Get me past the Greek
Back in 2010, ironically about the same time as Greece agreed to the EU backed bailout program, “Get him to the Greek” was a rock (hardly Greek) comedy. But at this moment in time, German Chancellor Angela Merkel and indeed most of the leaders in the EU (especially Francois Hollande, President of France), would simply like to get past the Greeks and move on.
But that’s not likely to happen this summer. Last week, leftist Greek Prime Minister Alex Tsipras got his desired yes ‘No’ vote in the Greek referendum (or no ‘No’ vote from an EU perspective) which means the EU faces a greater crisis in faith in the institution than what logically should lay ahead for either the EU and Greece.
From a North American perspective, it is very difficult to understand the ramifications of a small economy, one with a nearly city-sized 11 million population, having so much influence over European politics.
Nevertheless, this is the great test. Is Europe as a region greater than the sum of its parts? Or to the contrary, is Europe a region that exists because of each Euro circulating in the zone?
The binding force in Europe is the Euro. The unified currency has been the single most important concept behind the EU. When the Euro was being considered, the case was brought forward on how the Euro would compete with the US and NAFTA. This was to be a trade equalizer.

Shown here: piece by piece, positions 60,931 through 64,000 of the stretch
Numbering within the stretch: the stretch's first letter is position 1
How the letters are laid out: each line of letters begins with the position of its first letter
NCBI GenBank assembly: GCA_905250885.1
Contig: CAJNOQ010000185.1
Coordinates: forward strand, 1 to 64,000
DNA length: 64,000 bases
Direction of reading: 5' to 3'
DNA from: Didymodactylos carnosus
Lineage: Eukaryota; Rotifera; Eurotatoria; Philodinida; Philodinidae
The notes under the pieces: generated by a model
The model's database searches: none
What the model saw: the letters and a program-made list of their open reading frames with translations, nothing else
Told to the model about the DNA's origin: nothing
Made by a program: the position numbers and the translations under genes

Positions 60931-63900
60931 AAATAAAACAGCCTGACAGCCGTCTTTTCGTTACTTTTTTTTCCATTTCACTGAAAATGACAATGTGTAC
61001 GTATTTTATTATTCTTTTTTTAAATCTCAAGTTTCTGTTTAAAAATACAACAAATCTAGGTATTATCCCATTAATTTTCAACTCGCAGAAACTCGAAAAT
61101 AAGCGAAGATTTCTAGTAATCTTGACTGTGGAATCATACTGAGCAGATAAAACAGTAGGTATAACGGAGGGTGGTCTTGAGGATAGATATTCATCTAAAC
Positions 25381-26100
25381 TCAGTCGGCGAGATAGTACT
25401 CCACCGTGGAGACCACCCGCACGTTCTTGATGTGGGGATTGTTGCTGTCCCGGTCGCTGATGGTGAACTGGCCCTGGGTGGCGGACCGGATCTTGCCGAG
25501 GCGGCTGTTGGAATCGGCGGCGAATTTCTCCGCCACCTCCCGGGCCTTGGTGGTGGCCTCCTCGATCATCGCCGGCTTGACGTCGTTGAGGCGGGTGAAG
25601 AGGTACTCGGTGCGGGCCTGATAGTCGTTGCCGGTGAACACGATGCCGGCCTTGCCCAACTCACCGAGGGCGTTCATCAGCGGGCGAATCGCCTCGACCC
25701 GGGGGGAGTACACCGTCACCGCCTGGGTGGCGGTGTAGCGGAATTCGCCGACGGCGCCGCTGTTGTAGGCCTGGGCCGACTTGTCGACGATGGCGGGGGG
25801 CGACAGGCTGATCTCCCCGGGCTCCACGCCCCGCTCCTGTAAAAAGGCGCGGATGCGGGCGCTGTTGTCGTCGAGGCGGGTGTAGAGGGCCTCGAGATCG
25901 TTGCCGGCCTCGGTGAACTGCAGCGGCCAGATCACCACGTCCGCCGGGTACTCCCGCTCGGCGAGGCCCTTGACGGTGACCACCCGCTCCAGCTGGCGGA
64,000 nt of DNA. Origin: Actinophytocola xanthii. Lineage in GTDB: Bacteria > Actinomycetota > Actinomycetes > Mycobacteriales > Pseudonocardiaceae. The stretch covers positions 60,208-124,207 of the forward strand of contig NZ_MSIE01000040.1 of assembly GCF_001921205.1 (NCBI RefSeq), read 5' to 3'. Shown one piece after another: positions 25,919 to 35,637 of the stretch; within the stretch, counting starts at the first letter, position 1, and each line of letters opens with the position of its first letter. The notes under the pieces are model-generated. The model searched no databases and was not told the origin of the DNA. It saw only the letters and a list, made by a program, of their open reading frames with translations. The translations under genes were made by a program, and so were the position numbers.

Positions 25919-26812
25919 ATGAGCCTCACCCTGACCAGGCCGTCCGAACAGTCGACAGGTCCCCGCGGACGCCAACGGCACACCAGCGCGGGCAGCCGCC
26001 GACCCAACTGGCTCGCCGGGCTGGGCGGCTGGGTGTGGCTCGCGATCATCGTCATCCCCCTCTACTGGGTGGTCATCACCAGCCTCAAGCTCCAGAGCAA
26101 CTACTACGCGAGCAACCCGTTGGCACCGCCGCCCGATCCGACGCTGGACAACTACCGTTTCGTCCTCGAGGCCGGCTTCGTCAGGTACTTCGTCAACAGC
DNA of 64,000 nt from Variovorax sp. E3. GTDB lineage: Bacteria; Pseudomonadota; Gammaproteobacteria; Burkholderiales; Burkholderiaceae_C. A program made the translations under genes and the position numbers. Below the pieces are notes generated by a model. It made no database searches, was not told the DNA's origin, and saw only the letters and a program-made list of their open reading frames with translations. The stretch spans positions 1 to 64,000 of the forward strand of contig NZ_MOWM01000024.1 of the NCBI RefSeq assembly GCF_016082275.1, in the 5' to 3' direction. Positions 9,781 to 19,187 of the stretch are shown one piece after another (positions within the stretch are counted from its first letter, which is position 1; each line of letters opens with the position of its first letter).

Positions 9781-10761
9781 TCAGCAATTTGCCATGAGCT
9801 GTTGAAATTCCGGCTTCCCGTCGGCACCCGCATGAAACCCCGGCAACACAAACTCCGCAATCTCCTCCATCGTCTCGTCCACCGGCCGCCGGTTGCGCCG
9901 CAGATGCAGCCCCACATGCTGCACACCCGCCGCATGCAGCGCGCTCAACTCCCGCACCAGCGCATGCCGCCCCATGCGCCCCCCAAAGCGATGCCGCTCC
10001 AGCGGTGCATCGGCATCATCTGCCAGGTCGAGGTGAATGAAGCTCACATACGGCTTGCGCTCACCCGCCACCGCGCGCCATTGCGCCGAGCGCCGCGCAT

A unified currency isn’t and wasn’t an easy thing to accept. It would be hard for Mexico or Canada to accept the US dollar as the universal currency. Even the concept of open borders on a European level is arguably out of the reach of the North America’s open trade agreement.
Germany and France (the UK retained the GBP and is looking better for that decision) took the plunge and for the most part the scale of their economies enabled the Euro to survive and thrive even with many new, much weaker economies (post Soviet Union) being added to the whole.
Of course, the true issue is just that: some of the weaker economies have successfully divorced themselves from the Russian collective and others [smaller economies] who challenged by downturns have survived, so why Greece?
Greece, for the West, is the birthplace of democracy and ideology in its many permutations, which is the basis for the EU.
It is no simple thing to spurn the concept, even as Greece turns its back (from the perspective of the IMF [International Monetary Fund], ECB [European Central Bank] and the EC [European Commission]) on the very lenders that have kept their shop doors open for the last five years.
Of course Polonius’s advice (Hamlet), “Neither a borrower nor a lender be, for a loan oft loses both itself and friend [ask the Germans],” seems to be lost on all parties at this stage. We live in an age when economic existence from sovereign to civilian requires both: lenders and borrowers. But sensitivity to this reality is difficult as the world’s economic imbalances often remind us.
For Greece, whether they like to admit it, it is now about “should I stay or should I go now” the lyrics from 80’s English punk rock band Clash, that should resonate with a 40 year old Tsipras.
A Greek exit, stage left?